Corriere Canadese

 
Lisa Raffaele
 
TORONTO - Make every dish unique. That might be the best way to describe Lidia Bastianich’s culinary philosophy. 
 
Lidia is everyone’s favourite Nonna: chef, best-selling cookbook author, restauranteur and Emmy award-winning television host. 
 
Cooking is in her DNA. Italian-born, now American, Lidia Bastianich personifies the ability to converge the diversity and innovation of her homeland with the products of the local environment to produce inviting meals.
 
Modest, she praises the American-Italian and Canadian-Italian ingenuity in discovering ways to embrace traditional cooking techniques with indigenous ingredients and flavours.  
 
“Both are adaptations of an immigrant culinary culture,” she says. “As immigrants move to another country, they bring their culture with them. That means food, music, holiday traditions, etc.” she emigrated to the USA when she was 12 years old.
 
In a country like Canada, you can’t look at the food landscape without seeing the impact of local and global influences. Yet, a rather particular, if not unique cuisine, has emerged. 
 
To commemorate Canada’s 150th anniversary, this year’s RC Show showcases the components of “Canada’s culinary mosaic”.
 
Bastianich’s culinary journey and career help illustrate what Canadian cuisine means, especially to the Italian community and lovers of Italian cuisine.
 
One can’t look at cuisine in a country like the U.S. or Canada without seeing how the world – Italy in particular - has helped shape and inspire menus, and vice versa.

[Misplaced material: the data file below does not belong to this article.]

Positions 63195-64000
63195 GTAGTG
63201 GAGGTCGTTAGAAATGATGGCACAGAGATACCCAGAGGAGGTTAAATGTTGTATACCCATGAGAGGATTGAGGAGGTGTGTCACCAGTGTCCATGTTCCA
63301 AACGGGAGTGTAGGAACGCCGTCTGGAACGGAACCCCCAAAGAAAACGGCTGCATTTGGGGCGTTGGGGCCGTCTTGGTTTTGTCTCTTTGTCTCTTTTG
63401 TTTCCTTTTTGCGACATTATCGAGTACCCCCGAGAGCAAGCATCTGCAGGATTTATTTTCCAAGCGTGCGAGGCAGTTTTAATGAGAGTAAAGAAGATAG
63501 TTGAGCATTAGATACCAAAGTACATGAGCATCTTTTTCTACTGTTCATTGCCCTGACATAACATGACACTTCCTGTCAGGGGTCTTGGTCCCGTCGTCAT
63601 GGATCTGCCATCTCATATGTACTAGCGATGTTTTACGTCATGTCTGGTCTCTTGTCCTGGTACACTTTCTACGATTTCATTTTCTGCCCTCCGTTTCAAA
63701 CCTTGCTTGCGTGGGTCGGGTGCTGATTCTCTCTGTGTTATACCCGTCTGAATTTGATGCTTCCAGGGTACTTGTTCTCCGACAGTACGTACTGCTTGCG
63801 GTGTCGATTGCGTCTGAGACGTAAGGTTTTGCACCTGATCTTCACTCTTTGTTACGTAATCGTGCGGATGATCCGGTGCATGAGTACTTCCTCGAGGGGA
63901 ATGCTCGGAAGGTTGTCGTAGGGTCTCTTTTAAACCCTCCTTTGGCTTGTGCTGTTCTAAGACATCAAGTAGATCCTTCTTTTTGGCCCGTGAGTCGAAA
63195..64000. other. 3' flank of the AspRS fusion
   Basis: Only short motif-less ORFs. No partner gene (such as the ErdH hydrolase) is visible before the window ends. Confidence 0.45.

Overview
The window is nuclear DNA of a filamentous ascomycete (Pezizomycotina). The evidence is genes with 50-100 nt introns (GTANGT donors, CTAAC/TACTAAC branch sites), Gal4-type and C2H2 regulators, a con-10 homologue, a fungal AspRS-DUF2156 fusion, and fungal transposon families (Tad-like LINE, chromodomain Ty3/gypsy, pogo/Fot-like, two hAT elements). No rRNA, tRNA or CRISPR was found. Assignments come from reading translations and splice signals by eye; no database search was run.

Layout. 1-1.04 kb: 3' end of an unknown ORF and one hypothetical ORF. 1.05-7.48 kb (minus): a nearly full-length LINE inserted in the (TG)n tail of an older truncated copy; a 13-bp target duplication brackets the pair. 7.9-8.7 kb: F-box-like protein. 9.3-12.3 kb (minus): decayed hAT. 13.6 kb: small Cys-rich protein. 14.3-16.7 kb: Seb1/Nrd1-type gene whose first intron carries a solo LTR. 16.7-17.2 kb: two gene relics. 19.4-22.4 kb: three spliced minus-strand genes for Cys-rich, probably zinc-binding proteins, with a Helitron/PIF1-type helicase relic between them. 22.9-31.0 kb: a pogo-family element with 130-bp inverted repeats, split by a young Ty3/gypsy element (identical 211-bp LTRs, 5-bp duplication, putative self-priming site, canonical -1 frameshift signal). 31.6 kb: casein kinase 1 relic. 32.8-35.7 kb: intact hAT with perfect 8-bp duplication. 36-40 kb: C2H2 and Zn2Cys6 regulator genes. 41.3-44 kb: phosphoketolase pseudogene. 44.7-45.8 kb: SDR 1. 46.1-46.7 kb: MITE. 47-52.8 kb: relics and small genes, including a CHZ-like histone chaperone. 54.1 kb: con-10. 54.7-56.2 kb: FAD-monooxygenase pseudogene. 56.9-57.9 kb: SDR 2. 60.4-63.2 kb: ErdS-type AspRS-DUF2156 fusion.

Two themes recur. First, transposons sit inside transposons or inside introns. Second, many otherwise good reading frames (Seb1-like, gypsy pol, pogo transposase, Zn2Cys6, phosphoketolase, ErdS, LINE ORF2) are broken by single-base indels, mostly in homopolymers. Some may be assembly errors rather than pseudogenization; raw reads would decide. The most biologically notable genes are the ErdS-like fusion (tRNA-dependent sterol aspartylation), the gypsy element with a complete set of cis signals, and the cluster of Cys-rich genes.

“I would say that the tomato has probably had the biggest impact [on Canadian cuisine],” she says. “Extra virgin olive oil and the different authentic Italian cheeses have also made a significant impression on Canadian cuisine.” 
 
The same can also be said for North America’s impact on Italian gastronomy.
 
“Italian Americans did not initially find many of their agricultural products when they arrived; but meat was much less expensive than in their homeland. Therefore, many Italian American sauces became heavier on the meat than their Italian counterparts. In addition, there weren’t as many herbs, so adding more garlic or onions to flavour a sauce was a typical way to adapt that flavour to the new home,” she adds.
 
Whether it’s Alberta beef or P.E.I oysters from the East Coast, food changes as the landscape does. But, any Italian (no matter where born) can agree, what’s most important in Italian cuisine is freshness and seasonality. That is a notion that transcends geography. It holds true in Bastianich’s food. 
 
Some of her earliest childhood food memories were of picking and savouring fruits and vegetables from the family garden, or fishing with her uncle and enjoying their catch hours later. “That tradition still remains in Italy and is what I love the most about the country.  It’s what I continuously talk about when teaching about Italian food.”
 
Although items like Canadian maple syrup have found a way into her go-to ingredient list, fresh staples like garlic, San Marzano tomatoes, Grana Padano, extra virgin olive oil and dry pasta can never be replaced. 
 
It seems fitting to ask, “What would Canada’s food scene be without the impact of Italians?” 
 
For Lidia the answer is simple. “Italians love vegetables and fruits. Canada produces so many wonderful vegetables even New Yorkers import. Moreover, Canadian-Italian immigrants have mastered the science of cheese making and meat curing developed and learned in Italy. These are now the mainstays of family meals everywhere in the country.”
 
Corriere Canadese’s own Publisher, the Honourable Joseph Volpe, today at 1p.m. sits down with Lidia Bastianich live, on stage at RC Show 2017, to talk about her culinary journey and how her Italian heritage has shaped her cuisine.
 

About the Author

Lisa Raffaele